With over 50,000 nutrition books and countless “experts” out there, learning about nutrition can be overwhelming. The good news is that the basics are actually pretty simple - so here we go!
Protein Proteins are present throughout our bodies and integral to all our bodily functions. They are large, complex molecules made from only twenty-one different types of amino acids. Enzymes, hormones, neurotransmitters, structural components, immune functions, transport molecules, alternative fuel . . . proteins do it all!
Since protein is not stored in the body, a healthy diet should provide protein with every meal. Shoot for around 30 – 45 grams per meal, depending on your size and activity level. If you exercise a lot, especially muscle-building, your daily total should be one gram for every pound of your ideal body weight.
Don’t limit yourself to animal proteins! Beans, peas, nuts, grains, and many vegetables are excellent protein sources and can provide all the amino acids we need.
Carbohydrates Carbohydrates are basically fuel or fiber. There are two basic types:
Simple: Think table sugar, milk sugar, honey, nectar, maple and fruit syrups, jams, ripe fruits, sugary drinks, and candies. The simple carbs are single or paired sugar molecules that break down easily into the body’s core fuel – glucose.
Complex: These include starches and fibers, long and complex chains of sugars. Some of these - refined grains and flours, highly processed foods, and some starchy vegetables like potatoes - are metabolized quickly into sugars, so avoid them. Stick with the healthier carbs found in whole grains, most vegetables, beans, peas, and other legumes. These are rich in micronutrients and fiber that contribute to good health.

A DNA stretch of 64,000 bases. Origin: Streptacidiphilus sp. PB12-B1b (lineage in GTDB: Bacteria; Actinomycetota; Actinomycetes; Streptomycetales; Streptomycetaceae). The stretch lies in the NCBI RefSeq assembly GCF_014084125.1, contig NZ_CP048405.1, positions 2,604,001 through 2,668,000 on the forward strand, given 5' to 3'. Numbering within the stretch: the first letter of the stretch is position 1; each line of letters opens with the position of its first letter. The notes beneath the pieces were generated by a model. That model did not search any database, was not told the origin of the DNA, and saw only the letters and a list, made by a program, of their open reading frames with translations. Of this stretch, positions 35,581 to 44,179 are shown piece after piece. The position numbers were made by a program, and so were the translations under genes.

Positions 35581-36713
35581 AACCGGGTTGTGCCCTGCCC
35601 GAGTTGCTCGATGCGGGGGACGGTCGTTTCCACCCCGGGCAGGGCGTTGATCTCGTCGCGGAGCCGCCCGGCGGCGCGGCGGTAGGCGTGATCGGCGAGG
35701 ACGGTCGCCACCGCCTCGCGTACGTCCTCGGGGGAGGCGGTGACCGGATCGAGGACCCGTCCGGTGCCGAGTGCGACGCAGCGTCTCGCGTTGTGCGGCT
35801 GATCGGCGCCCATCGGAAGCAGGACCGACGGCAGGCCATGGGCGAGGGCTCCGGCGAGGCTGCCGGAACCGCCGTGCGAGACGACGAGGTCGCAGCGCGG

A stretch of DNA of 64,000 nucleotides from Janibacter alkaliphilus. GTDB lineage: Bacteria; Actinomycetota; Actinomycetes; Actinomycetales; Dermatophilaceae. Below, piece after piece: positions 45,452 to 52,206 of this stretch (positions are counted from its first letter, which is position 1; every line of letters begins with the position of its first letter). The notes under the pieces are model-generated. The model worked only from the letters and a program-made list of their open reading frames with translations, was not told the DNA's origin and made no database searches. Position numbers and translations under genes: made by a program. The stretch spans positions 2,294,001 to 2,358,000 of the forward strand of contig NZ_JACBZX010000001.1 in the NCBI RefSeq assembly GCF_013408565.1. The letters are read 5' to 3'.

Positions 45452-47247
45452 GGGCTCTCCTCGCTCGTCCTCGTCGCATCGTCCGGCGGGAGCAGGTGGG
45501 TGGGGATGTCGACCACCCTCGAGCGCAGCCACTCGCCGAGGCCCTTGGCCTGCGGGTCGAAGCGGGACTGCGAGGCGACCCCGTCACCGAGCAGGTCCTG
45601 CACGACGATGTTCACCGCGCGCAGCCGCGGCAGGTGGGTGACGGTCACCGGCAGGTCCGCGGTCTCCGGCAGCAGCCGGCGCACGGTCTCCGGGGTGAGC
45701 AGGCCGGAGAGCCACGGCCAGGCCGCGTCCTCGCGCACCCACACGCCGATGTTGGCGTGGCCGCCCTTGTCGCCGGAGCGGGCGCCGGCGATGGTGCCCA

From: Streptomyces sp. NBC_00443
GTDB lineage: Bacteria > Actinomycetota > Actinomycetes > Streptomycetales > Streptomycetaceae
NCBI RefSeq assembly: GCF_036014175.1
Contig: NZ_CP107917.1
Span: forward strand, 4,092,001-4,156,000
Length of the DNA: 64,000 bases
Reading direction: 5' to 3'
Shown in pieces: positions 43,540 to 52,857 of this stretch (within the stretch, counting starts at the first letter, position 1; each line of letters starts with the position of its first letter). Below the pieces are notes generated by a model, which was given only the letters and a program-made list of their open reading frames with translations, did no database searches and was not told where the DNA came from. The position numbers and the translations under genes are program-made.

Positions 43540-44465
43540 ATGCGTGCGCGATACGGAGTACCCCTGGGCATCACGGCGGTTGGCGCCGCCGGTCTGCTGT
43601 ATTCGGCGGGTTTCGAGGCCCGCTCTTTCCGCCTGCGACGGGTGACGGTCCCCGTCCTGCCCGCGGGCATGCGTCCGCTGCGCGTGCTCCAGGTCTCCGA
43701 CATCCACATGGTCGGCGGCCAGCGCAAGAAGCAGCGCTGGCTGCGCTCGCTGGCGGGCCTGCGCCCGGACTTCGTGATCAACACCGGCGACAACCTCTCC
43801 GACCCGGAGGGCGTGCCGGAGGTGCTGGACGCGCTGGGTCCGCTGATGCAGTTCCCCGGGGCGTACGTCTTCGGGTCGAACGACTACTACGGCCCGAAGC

Fat With fats, the amount and types you eat really matter. Less than a third of your total daily calories should come from fats.
Go for the Good Fats (mono and polyunsaturated fats) that come from plant sources like nuts, seeds, grains, olives, avocados, corn and soy, and also fish. These are rich in omega-3 and omega-6 essential fatty acids.
Cut back on the Bad Fats (saturated fats) found in animal products. With animal-sourced foods, the lower the fat content the better.
Don’t eat the Really Bad Fats - the trans fats used in processed foods to increase their shelf life. Look for the words hydrogenated or partially hydrogenated on labels.
Water Water is an essential nutrient. As you age, your thirst diminishes so you’ll have to make a conscious effort to stay hydrated. The recommended amount is two to three liters a day, but that can vary depending on individual circumstances. Please note that with some medical conditions water consumption may be restricted, so check with your doctor.
Some tips to stay hydrated:
Drink a glass of water with each meal and also between meals
Drink water before, during and after exercise
You’ll see many diet plans that tout more energy, better sleep, and weight loss, but it’s important to consider your unique genetics, health history, body type, lifestyle, and environment in finding a plan that works for you. Nutrition is one of the four pillars of good health – it’s important to get it right!
By J. Dan Morris, M.D.
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